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Inorganic Chemistry Seminar Series: Shabnam Hematian – UNC Greensboro
September 7, 2023 | 3:00 pm - 4:00 pm
Shabnam was born and grew up in Tehran, Iran and found her love for chemistry as a high school student. She received her B.S. degree in chemistry from the National University of Iran and M.S. degree in inorganic chemistry from Sharif University of Technology. In 2010, she joined the research group of Professor Ken Karlin at Johns Hopkins University and studied the biologically inspired coordination chemistry of heme/Cu synthetic systems with nitrogen oxides such as nitric oxide, nitrite, and hyponitrite.
After finishing her Ph.D. dissertation, in the Fall of 2015, she began a postdoctoral position in the Joint Center for Artificial Photosynthesis at the California Institute of Technology (Caltech), where she worked with Professor Jonas Peters on the electrochemical reduction of carbon dioxide (CO2) to carbon-based fuels. Shabnam then joined the research group of Professor Harry Gray as a postdoctoral fellow in the Spring of 2017. There, her research has focused on a mechanistic study of O2 reactivity of blue Thermus thermophilus laccase.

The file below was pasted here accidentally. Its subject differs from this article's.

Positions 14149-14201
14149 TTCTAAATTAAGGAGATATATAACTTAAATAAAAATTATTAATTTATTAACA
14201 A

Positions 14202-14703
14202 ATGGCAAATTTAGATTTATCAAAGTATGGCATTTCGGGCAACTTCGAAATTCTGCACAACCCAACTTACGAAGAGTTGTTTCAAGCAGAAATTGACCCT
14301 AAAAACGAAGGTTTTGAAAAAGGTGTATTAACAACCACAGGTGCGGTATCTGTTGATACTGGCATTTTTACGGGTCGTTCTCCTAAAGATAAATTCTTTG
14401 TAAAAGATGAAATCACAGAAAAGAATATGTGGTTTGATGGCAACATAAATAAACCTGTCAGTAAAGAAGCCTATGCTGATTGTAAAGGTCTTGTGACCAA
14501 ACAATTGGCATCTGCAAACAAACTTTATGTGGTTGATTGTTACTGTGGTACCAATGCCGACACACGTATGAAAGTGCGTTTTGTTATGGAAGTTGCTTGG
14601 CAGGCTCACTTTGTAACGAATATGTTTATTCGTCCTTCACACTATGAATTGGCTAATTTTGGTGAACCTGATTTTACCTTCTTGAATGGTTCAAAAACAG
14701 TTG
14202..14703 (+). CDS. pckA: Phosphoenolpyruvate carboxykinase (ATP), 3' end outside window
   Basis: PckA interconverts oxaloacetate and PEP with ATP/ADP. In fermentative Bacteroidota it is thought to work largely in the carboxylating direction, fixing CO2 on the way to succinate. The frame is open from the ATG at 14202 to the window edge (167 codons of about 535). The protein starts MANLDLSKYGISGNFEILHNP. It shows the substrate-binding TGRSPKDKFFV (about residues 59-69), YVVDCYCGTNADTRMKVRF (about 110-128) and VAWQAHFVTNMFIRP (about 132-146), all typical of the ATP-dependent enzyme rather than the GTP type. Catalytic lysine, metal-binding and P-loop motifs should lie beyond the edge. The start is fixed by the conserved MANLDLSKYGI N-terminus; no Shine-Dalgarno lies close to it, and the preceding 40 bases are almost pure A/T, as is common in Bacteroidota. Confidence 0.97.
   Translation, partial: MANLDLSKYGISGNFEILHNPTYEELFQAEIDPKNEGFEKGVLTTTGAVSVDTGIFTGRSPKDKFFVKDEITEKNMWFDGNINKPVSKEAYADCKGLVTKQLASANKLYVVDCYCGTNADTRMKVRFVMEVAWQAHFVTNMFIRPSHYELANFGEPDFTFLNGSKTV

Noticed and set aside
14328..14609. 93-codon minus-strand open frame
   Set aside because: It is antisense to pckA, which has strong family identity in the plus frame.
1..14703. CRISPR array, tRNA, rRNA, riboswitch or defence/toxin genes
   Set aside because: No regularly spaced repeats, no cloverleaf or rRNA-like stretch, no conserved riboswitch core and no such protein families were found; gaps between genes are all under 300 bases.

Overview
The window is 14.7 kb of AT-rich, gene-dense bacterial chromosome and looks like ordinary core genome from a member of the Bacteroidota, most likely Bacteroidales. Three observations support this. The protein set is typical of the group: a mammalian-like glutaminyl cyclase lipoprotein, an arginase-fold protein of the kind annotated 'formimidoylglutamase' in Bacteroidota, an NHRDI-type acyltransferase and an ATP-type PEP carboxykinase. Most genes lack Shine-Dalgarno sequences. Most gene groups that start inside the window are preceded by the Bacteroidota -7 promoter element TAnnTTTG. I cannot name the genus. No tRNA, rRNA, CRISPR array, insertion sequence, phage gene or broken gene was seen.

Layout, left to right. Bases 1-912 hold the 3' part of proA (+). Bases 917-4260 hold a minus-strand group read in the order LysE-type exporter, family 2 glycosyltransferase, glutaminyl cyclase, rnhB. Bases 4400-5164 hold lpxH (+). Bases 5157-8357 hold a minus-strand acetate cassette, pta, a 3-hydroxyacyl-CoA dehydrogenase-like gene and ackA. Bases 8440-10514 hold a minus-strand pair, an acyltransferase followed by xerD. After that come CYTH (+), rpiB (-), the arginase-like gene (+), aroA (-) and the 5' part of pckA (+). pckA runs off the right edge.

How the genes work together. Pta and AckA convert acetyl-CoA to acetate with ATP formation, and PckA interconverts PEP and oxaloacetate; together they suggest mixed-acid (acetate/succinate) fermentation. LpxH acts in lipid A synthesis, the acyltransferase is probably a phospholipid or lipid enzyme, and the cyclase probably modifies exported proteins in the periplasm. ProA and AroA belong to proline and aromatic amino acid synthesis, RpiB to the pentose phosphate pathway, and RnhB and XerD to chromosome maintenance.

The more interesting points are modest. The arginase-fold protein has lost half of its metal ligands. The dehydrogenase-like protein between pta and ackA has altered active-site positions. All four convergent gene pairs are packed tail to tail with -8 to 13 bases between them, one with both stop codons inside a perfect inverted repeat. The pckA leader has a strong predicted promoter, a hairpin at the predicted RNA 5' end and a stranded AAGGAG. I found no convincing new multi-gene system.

In the Fall of 2018, Shabnam started her independent academic career at the University of North Carolina at Greensboro (UNCG). Her research group is interested in biological and energy sciences from an inorganic chemistry perspective. Their research is targeted toward manipulation of a broad range of unique redox processes that take place within homogeneous photocatalysts, protein scaffolds, and electrochemical systems. In 2022, Shabnam received the Bernard Glickman Bernard-Glickman Dean’s Professorship at UNCG and was awarded the Arthur E. Martell Early Career Researcher Prize from the Journal of Coordination Chemistry. In her independent career, Shabnam has been recognized with an NSF Launching Early-Career Academic Pathways in the Mathematical and Physical Sciences (LEAPS-MPS) Award, an NIH Maximizing Investigators’ Research Award (MIRA), and a 2023 DOE Early Career Award.
Go to the Hematian Research Group website to learn more.